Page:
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Press Council Rejects Gwynn’s Case


Press Council Rejects Gwynn’s Case

The Press Council today announced its findings with regard to a complaint I took before it over the Hawke’s Bay Today coverage of the 2004 local body elections.

Its adjudication is that ‘the complaint is not upheld’. I understand that the full adjudication will be published on the Council’s website www.presscouncil.org.nz (case no.1000).

Commenting today on the decision, Dr Gwynn said that he had taken the complaint before the Council as a matter of public interest, was glad he had done so, and still considers the complaint justified.

He thanked the Council for the opportunity to be heard, and acknowledged the accuracy of its summary of his complaint, that it was founded on omissions in election coverage and

included the claims that the newspaper failed to report on candidates’ meetings, closed its letters column to candidates (subject to one exception), ignored media releases, restricted comment by candidates to set topics identified by the newspaper, made inaccurate editorial assertions about the elections, failed to afford candidates any real opportunity to advance their own policies or ideas, and reported in a personality-based manner rather than an issue-based manner.

In reply the editor of Hawke’s Bay Today

rejected Dr Gwynn’s criticisms and maintained that the newspaper’s election coverage was fair and unbiased. He suggested that Dr Gwynn may have been disappointed because he had an "unrealistic expectation" of a newspaper.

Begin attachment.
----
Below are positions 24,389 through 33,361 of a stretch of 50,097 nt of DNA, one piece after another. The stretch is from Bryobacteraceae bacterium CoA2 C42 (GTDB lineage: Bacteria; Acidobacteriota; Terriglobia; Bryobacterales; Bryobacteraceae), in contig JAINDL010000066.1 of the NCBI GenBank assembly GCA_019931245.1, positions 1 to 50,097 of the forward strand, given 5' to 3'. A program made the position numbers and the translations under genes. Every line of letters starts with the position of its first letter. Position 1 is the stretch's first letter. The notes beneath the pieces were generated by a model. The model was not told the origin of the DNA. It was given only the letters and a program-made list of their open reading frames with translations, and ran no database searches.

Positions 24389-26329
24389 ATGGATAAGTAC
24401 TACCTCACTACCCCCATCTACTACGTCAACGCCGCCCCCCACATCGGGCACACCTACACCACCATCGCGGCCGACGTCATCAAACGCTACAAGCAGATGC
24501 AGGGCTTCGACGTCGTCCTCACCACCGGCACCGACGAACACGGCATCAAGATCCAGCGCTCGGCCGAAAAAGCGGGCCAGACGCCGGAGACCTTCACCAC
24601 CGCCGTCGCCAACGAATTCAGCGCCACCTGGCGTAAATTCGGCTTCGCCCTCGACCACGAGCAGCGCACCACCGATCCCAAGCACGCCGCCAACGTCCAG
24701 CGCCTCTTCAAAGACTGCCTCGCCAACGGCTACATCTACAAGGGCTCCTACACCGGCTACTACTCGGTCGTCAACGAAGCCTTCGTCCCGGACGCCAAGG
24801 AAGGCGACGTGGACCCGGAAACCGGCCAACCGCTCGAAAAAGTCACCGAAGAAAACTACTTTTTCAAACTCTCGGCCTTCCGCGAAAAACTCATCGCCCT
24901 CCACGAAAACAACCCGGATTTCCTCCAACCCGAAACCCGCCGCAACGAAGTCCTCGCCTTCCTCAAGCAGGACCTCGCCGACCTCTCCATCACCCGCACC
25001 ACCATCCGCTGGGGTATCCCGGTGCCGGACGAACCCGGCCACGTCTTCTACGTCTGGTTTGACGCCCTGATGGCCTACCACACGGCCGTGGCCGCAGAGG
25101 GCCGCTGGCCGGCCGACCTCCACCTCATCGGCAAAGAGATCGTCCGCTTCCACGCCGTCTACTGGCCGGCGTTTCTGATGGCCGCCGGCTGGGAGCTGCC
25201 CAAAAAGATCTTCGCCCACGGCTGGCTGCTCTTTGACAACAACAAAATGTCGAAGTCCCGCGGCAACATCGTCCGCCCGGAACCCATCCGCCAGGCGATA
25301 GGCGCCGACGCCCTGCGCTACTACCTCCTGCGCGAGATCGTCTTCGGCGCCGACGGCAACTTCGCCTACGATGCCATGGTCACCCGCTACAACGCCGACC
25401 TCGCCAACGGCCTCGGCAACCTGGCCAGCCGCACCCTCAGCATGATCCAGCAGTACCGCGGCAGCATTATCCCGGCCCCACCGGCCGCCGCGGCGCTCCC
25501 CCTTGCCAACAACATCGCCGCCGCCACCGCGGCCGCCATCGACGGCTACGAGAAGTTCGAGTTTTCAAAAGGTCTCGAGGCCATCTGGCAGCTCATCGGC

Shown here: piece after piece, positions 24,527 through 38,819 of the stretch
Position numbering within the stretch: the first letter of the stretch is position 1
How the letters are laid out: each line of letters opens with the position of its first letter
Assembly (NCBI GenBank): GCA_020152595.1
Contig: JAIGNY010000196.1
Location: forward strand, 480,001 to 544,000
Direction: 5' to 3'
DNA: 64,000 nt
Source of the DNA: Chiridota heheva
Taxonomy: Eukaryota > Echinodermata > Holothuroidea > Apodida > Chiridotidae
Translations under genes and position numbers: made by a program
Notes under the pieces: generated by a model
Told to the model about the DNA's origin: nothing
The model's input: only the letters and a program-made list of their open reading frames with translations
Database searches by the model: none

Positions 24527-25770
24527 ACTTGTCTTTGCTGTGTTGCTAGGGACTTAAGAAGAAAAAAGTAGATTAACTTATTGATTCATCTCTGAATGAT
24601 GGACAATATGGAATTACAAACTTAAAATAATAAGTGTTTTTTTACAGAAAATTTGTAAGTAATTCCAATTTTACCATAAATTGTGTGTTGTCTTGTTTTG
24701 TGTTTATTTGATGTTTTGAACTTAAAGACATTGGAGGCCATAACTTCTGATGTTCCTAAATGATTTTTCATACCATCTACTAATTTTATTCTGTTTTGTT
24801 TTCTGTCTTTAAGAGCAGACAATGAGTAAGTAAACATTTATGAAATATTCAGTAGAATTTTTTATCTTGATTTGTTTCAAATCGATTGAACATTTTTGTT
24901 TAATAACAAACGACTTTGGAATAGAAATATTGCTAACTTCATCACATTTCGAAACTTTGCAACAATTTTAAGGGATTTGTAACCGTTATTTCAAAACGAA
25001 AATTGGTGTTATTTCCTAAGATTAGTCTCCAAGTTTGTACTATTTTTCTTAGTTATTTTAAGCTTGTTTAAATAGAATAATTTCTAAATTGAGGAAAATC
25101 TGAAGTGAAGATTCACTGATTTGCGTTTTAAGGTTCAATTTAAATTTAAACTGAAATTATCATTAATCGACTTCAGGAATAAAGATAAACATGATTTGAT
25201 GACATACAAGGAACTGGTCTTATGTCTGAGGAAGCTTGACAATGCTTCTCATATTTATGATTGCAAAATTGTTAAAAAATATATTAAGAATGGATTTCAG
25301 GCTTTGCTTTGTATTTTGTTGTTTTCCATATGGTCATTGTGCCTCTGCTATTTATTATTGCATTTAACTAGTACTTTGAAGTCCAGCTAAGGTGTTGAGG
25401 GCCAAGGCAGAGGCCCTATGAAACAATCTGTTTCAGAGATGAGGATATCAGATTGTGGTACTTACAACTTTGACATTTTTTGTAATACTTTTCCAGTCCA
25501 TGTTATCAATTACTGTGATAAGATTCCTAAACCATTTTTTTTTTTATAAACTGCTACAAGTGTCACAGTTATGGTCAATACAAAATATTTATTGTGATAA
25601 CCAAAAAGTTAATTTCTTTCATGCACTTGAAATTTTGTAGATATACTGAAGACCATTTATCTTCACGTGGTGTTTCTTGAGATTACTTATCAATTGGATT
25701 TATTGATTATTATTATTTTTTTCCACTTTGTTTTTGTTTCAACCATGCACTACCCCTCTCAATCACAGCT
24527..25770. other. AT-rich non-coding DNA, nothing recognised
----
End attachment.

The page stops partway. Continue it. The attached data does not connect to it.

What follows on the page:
Dr Gwynn thanked two people who, without his knowledge, had made submissions in support of his position, and others who had provided him with correspondence which the Council declined to take into account.

WHERE LIES THE PUBLIC GOOD?

The Press Council decision is founded on the rights of the editor. ‘It is not the role of the Council to determine what is newsworthy…that is entirely a matter for the editor.’

Dr Gwynn said he agreed that editorial freedom of action was an important matter, but so too was the public’s right to be informed.

‘In essence the Press Council says that editorial freedom of action is sufficient guarantee of the public good. In a democracy where a paper in a monopoly position can exercise huge influence, that is not good enough, especially at election time.

‘The Council is a professionally based forum, founded and funded entirely from the publication industry. The consideration of the broader public good requires something wider. In this respect my complaint parallels some that have been taken before other professionally self monitored bodies such as the Police Complaints Authority or the Medical Council.

‘In time I expect monitoring bodies to emerge which will be wholly separate from the professions they oversee. When that next stage in accountability develops, it will be interesting to know what is made of a complaint such as mine.

‘Meanwhile I hope in time to write up comments on the case and send them to university media studies departments, since it raises interesting questions of principle for aspiring journalists.

‘The editor of Hawke’s Bay Today acknowledges his "obligation, as editor of Hawke’s Bay’s daily newspaper, to ensure readers are kept well informed". I continue to believe he has a duty to his readers to explain why, having undertaken to "give our readers the means to make an informed choice", to run "comment and analysis about new candidates", and to cover "public meetings with commentaries by reporters" – the paper then did so little in pursuit of those things.’


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